will most likely not succeed in resolving
all present environmental uncertainties.
Ultimately, reef management projects
could at lease minimize investment in
marine data collecting that cannot yield
any possible significant return.
Pendleton ArtifIcial Reef Planning
Active planning of an artitlcial reef
began in 1979 at SCE. Initially, two
possibilities for mitigating possible effects
of coastal power plant circulating water
systems were investigated for a site such
as San Onofre:
I) The deployment of additional struc-
tures as part of, or adjacent to, a San
Onofre-type cooling system to contain
and utilize the waste heat output to
enhance a general set of marine biotic
resources at the site; and
2) The construction of structures away
from the power plant site to enhance a
specified set of marine biota resources
of high social value that would compen-
sate for "loss of like value" at the power
plant.
The tlrst alternative was suggested as
a result of research being carried out by
SCEoncoastal power plants and possible
marine habitat enhancement through
specitled design and operations modes
of once-through cooling systems. For
example, at SCE's Redondo Generating
Station, the contlguration of the King
Harbor breakwater and adjacent power
plant cooling system structures at the
head of the Redondo Submarine Can-
yon, has led to enrichment of the fish
fauna (Stephens, 1982). This biotic rich-
ness is apparently dependent on both
the static and dynamic characteristics of
the habitat created by the combination
harbor/submarine canyon/cooling sys-
tem connguration. Application to future
power plant siting and cooling system
design shows promise (Stephens and
Palmer, 1979). Yet. whereas this option
would provide the maximum direct asso-
ciation of the generating station with
resource enhancement, the ability to
manipulate the environment and biotic
populations at an open ocean site such
as San Onofre in a manner similar to the
way it was done at King Harbor was not
feasible as a demonstrative project be-
cause a new harbor or series of break-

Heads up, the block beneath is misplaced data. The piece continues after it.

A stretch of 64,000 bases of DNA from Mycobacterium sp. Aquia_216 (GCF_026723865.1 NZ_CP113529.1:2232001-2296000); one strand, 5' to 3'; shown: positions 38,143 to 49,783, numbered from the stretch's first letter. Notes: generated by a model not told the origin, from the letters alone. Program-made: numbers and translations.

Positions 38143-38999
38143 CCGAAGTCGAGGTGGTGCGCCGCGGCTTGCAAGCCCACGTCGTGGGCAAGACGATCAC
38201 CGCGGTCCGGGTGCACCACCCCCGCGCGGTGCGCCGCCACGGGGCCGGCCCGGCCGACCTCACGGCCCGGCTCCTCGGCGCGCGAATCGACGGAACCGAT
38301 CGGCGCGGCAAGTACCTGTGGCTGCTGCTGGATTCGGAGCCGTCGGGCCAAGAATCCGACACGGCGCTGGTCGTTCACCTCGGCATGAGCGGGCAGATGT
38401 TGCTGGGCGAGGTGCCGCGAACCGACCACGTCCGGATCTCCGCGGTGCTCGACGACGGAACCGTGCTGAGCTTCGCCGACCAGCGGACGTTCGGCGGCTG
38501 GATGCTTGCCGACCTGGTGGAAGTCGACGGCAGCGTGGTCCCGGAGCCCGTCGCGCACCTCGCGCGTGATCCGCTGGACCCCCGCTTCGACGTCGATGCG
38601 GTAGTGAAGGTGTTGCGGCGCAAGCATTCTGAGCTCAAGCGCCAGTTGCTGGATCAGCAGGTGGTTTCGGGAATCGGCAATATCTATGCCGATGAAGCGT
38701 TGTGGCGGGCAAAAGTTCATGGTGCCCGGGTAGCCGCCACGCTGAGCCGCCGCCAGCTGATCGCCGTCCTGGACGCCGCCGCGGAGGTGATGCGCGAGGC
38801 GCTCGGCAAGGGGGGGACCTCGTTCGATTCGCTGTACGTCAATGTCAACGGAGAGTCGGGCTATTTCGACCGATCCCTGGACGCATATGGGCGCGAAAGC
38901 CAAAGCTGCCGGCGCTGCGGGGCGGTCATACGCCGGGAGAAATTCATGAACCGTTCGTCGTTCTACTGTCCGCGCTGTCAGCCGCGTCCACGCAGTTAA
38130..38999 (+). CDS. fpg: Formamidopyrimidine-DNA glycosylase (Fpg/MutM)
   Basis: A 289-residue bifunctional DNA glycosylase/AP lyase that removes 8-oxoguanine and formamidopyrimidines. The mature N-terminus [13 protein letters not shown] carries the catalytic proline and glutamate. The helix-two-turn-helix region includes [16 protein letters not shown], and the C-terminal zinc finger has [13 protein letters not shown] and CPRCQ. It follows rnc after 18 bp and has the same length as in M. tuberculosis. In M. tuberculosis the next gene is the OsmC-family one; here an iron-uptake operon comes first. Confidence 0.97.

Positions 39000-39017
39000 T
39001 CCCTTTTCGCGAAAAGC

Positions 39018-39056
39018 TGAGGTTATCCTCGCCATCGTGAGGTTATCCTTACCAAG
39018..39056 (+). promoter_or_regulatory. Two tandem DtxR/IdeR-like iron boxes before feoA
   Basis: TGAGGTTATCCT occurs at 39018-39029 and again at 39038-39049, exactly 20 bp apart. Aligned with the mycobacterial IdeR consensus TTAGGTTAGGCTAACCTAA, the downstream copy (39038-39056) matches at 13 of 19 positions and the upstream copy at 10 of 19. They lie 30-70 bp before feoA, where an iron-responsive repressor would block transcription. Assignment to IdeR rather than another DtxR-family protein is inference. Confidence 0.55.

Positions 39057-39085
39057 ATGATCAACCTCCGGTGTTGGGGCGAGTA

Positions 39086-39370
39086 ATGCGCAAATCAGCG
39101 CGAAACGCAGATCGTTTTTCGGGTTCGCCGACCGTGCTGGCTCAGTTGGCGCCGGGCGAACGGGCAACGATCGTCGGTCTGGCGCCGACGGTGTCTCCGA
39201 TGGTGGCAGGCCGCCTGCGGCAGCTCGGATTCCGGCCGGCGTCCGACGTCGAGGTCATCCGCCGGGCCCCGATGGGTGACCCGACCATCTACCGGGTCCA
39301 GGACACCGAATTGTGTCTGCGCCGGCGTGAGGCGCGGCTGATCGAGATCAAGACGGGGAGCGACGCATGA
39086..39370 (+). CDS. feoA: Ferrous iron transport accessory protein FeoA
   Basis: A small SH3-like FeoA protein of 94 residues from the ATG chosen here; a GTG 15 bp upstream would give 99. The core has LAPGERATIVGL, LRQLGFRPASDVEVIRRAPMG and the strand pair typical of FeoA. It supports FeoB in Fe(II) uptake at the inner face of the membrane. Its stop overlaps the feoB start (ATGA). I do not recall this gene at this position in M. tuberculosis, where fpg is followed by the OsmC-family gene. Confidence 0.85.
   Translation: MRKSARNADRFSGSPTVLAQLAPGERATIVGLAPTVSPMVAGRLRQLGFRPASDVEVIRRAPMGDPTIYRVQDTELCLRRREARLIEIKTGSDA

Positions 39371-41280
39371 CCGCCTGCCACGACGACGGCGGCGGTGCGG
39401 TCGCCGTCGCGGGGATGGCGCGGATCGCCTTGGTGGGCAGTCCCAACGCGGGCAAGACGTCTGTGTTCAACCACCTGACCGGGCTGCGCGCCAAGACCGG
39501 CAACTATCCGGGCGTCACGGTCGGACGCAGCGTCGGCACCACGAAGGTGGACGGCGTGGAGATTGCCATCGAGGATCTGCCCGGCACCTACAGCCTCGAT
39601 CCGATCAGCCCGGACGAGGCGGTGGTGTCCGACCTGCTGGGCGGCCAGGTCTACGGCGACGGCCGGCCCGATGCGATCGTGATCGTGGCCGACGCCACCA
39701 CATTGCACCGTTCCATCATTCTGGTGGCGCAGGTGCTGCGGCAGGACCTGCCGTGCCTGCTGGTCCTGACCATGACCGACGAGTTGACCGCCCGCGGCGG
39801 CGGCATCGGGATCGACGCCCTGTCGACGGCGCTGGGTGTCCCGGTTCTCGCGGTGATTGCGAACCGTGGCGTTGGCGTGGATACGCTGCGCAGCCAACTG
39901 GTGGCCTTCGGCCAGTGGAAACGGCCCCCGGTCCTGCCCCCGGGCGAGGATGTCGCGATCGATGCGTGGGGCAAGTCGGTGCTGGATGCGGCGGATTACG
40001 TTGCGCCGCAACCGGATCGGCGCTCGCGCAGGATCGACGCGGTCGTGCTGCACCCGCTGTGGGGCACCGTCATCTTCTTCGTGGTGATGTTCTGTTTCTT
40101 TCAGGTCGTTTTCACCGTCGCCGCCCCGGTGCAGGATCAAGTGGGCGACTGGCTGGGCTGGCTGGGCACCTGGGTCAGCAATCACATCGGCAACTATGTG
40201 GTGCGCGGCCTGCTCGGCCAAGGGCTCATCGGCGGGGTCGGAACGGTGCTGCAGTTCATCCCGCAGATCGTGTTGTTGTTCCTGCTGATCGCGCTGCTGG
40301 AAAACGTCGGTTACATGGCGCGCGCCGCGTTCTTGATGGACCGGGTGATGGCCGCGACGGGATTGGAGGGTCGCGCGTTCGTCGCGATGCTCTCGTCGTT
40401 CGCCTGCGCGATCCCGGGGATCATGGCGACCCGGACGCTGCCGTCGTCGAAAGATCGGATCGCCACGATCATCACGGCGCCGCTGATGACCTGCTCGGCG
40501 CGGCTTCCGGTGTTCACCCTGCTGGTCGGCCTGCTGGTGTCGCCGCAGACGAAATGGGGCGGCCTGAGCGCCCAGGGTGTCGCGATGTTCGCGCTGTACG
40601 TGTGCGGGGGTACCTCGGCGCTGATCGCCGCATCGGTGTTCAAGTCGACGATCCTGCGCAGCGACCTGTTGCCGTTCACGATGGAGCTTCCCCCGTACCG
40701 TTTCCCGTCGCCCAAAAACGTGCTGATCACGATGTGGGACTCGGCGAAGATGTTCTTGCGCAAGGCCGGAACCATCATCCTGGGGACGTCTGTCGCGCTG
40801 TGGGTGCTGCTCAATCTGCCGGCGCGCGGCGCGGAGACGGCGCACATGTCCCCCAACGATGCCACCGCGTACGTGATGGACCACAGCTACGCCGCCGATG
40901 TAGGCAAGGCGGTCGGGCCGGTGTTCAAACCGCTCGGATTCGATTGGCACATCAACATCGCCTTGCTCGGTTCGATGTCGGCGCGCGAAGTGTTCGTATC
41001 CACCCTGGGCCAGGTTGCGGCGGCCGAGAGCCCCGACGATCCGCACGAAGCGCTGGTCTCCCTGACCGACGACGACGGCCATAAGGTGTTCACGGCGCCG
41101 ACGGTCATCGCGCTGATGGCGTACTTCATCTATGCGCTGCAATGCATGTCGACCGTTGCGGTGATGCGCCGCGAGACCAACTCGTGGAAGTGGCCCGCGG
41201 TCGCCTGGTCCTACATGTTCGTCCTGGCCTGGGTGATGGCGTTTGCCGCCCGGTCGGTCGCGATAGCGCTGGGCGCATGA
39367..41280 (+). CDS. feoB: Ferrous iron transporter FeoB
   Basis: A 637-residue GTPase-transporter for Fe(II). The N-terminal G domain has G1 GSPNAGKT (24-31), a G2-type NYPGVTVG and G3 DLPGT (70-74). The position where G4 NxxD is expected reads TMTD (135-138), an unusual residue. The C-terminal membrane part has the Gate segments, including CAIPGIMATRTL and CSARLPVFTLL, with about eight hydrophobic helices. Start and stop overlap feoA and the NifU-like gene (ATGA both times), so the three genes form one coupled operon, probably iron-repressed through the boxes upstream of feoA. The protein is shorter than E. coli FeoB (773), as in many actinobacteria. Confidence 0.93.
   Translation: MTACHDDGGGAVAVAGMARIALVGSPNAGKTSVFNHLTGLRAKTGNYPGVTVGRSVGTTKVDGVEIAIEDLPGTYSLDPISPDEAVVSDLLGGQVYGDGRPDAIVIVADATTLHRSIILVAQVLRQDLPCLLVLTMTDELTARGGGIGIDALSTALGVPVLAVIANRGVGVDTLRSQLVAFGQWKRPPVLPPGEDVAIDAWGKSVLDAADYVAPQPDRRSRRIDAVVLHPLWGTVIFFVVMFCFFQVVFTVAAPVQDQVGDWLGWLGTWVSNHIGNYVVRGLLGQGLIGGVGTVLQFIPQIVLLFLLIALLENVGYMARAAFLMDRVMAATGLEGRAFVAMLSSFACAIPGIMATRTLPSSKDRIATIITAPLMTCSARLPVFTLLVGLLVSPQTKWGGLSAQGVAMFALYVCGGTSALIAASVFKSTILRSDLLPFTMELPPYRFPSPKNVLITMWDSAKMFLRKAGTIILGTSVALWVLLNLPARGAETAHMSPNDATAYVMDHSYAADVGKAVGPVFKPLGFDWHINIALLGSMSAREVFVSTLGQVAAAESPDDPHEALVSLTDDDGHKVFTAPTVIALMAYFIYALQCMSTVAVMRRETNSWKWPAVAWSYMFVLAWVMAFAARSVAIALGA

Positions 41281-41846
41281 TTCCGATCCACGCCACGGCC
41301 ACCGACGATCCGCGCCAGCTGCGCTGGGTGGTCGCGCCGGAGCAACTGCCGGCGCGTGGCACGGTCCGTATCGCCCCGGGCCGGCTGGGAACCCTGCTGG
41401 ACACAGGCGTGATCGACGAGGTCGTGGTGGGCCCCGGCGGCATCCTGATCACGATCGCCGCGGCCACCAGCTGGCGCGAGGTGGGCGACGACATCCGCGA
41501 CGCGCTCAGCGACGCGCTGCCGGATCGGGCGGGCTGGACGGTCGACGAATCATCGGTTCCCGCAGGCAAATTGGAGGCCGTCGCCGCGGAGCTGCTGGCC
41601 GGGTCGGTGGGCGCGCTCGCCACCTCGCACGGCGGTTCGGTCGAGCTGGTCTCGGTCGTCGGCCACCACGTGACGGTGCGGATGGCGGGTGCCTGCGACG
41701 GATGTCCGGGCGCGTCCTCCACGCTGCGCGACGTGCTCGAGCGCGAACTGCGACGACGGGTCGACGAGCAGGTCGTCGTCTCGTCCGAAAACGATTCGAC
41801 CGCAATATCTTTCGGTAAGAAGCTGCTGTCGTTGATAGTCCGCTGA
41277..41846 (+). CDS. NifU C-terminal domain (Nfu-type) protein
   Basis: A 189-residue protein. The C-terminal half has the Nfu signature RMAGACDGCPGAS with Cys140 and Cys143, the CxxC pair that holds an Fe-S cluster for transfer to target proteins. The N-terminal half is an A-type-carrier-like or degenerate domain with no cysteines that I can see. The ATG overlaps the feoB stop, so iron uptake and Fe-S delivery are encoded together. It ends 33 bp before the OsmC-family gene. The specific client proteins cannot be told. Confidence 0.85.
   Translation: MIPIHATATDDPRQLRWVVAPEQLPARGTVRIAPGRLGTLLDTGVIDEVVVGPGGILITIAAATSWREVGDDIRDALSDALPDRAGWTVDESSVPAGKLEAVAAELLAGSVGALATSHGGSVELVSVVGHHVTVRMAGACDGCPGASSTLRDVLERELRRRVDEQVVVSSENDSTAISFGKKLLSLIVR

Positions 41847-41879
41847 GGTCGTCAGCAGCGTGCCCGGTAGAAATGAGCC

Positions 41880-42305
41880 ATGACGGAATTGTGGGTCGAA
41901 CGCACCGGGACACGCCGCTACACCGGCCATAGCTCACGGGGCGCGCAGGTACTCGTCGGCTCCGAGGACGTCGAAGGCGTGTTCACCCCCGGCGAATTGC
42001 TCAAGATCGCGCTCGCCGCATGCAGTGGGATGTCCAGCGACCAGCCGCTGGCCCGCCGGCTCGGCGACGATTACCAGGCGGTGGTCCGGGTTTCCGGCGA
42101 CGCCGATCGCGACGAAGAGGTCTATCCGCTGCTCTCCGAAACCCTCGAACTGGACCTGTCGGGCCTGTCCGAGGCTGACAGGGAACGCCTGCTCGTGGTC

waters would have to be built.
The second option, derived from past
demonstrations in southern California,
is that the productivity of a tlshery can
be enhanced by structural modifIcation
of the habitat. particularly in areas of
low biological productivity. Artitlcial
reefs have been employed successfully
by the COFG to enhance sport tlsheries
off the southern California coast (Turner
et al.. 1969). This option is viewed as
most feasible and a straightforward
trade-off: Where the influence of a gen-
erating station is viewed as negative, an
equal or greater resource enhancement
could be implemented in an adjacent
location. The marine resources having
greatest importance or value in terms of
predicted losses due to the operation of
coastal power plants are tlsh and kelp
(MRC, 1980; Stephens, 1982). Both of
these resources may be enhanced with
artitlcial reefs as an offset to power plant
impacts.
Pendleton Reef
Preconstruction Activities
A site for the reef was chosen by SCE
and the COFG in proximity to San Ono-
fre but away from any possible power
plant influence, and in a relatively barren
(with respect to tlsh and kelp), flat sandy
bottom area. The reef location is approx-
imately lat. 3320'N, long. 1173I'W
(Fig. 1). The COFG made general re-
connaissance surveys of the area and
found it acceptable. Also, a control site
for biological studies was concurrently
selected nearby: Las Pulgas Reef (the
inshore Barn Kelp Bed area), where
25
Figure 2.-Schematic of the Pendleton Artitlcial Reef.
substrate type and relief similar to the
proposed artifIcial reef were found. Also,
the Pendleton site, being adjacent to the
marine biological and oceanographic
surveillance zones of San Onofre, allows
studies at the Pendleton ArtifIcial Reef
to draw upon 18 years of marine data for
siting assessment and future comparative
work. Another factor that was crucial in
reef siting was proximity to natural kelp
beds. The Pendleton ArtifIcial Reef site
is near natural kelp beds. both a few
miles north and a few miles south. and
the area has historically been recorded
as a kelp area according to 1911 surveys.
The reef design and orientation took
into consideration water currents and
nutrient dynamics. criteria developed
from previous CDFG reef building ex
periences, and comments received from
expert reviewers from around the coun-
try. Reef confIguration is shown in Figure
2. The reef was designed to incorporate
basic ecological principles which should
26
increase diversity and productivity. For
example. the archipelagos arrangement
was detennined to be better than a single
large mound, rugosity to be better than
simplicity. relief was an important con-
sideration, and heterogeneity over
homogeneity was sought.
Reef Construction
Actual construction of the reef began
in August 1980 and took less than 2
weeks. The reef was constructed of
10.000 tons of rock from the Connolly-
PacifIc I quarry on Santa Catalina Island.
Total cost of the Connolly- PacifIc oper-
ation, including barging and placement,
was $250,000.
Eight reef units were constructed.
Each unit measures about 100 feet by 40
'Mention of trade names or commercial lirms
does not impl)' endorsement by the National
Marine Fisheries Service. NOAA.
feet with at least a 10- foot relief. The
units are spread about 60 feet apart. All
reef units are made up of rock mixture